Jarvis Landry was not happy about being No. 52 on NFL Network’s Top 100 list, which is chosen by the players. He thinks he’s far better, especially at his position.
“I consider myself the best,” the Browns wide receiver told reporters Wednesday, via the Cleveland Plain-Dealer. “I consider myself the most complete receiver.”
Landry led the NFL with 112 receptions in 2017 and has averaged 100 catches per year since coming into the NFL in 2014, despite catching passes from a slew of different quarterbacks with the Dolphins.
The good thing for Landry is it doesn’t matter where he stands on the Top 100 list. The Browns valued him highly which is why they signed him to a five-year, $75 million deal this offseason.
Here’s why. First off, to create the list, we started with more than 600 of the biggest names in sports, drawn from 68 countries, then had ESPN’s director of analytics, Ben Alamar, rank them based on a formula that took into account three fame factors: endorsement dollars; Google Trend score, which measures how often a name is searched, using Cristiano Ronaldo’s score of 100 as a baseline (the higher the better); and social media following. (Since not all athletes are on every platform, we used only the number from their most popular account.)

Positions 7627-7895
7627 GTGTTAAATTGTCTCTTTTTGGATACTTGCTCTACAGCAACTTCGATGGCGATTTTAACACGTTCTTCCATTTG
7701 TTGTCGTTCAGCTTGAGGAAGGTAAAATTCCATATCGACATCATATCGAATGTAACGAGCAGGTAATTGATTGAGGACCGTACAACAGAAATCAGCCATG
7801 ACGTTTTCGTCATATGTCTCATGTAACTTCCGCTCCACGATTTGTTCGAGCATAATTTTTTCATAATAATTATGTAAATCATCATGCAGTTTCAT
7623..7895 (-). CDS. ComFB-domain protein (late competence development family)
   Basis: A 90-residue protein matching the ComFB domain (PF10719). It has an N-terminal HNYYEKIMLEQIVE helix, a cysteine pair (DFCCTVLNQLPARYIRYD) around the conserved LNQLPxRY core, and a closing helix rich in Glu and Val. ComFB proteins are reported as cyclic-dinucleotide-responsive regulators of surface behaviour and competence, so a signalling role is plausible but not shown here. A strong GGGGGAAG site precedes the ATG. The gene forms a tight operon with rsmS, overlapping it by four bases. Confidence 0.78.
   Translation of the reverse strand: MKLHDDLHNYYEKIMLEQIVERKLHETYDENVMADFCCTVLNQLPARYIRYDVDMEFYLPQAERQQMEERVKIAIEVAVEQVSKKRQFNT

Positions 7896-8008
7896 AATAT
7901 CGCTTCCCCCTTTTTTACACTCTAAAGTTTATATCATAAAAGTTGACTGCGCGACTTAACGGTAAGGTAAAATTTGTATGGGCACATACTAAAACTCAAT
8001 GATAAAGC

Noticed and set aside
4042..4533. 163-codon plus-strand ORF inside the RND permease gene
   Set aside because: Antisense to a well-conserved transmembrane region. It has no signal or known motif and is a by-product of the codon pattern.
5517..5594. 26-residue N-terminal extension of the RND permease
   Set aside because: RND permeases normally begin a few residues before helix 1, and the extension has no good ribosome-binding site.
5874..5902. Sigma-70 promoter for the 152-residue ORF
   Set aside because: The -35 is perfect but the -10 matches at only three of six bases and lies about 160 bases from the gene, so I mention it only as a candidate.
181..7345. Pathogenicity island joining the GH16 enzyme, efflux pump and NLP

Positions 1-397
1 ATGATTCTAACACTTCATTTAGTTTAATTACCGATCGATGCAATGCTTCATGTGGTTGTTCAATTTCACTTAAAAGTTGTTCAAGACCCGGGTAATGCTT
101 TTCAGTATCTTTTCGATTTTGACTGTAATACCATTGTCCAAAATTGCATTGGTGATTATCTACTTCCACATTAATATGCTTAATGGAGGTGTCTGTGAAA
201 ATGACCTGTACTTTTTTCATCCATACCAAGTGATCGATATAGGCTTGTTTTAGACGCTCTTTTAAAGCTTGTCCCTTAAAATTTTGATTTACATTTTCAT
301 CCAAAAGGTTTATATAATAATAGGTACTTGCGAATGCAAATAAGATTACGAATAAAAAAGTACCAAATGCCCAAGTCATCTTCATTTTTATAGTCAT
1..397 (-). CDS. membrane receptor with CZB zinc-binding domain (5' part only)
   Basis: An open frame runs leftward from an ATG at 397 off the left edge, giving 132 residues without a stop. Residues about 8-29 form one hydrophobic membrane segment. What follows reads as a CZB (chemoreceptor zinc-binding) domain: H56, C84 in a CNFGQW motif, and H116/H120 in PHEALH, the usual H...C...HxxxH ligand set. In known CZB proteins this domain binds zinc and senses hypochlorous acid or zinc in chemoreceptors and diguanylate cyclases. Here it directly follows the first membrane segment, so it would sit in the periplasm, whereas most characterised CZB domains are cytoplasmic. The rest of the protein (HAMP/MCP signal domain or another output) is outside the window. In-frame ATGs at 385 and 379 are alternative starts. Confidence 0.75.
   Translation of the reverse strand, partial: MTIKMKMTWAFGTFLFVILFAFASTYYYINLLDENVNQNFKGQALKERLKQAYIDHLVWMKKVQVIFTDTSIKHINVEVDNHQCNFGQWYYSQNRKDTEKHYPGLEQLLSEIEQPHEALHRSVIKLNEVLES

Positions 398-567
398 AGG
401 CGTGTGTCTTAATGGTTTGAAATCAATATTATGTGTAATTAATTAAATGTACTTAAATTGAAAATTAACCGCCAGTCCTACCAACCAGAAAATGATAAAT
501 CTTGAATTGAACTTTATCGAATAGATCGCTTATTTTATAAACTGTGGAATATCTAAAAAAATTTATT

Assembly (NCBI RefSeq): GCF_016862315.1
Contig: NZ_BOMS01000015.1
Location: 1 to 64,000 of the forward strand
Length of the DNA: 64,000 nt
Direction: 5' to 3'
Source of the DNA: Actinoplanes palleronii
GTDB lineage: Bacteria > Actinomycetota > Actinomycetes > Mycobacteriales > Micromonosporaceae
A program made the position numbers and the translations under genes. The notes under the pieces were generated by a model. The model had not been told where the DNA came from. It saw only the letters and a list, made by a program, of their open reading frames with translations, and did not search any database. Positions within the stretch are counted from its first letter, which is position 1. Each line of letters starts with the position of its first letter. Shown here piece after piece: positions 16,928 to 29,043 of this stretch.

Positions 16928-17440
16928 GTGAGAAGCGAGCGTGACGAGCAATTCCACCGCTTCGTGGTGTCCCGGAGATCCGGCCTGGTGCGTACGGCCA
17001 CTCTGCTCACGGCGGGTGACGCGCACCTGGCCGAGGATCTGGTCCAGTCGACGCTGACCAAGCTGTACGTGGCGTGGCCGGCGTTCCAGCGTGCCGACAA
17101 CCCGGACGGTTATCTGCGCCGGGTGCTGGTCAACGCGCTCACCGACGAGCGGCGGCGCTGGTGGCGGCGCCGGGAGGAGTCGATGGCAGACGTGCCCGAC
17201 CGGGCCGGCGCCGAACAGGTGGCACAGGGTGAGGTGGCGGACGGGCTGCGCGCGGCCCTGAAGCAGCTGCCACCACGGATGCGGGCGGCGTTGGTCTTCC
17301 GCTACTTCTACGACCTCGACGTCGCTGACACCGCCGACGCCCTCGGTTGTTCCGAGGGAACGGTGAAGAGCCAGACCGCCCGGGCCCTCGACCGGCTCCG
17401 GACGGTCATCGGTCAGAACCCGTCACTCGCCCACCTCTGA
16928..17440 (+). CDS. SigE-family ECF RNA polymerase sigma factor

Remember, this is a global ranking of fame. While hockey is an international sport, other sports have a much larger worldwide footprint. Thus, the most players on the World Fame 100 — including No. 1 Ronaldo — come from soccer, the biggest game in the world. Even though the NHL is the most popular league in Canada, that country’s population is minuscule compared with, say, India (more than 1.3 billion) — which helps explain why 10 cricket players from the Indian Premier League, which has a viewership of 316 million, made the top 100, while no NHL or Major League Baseball players did.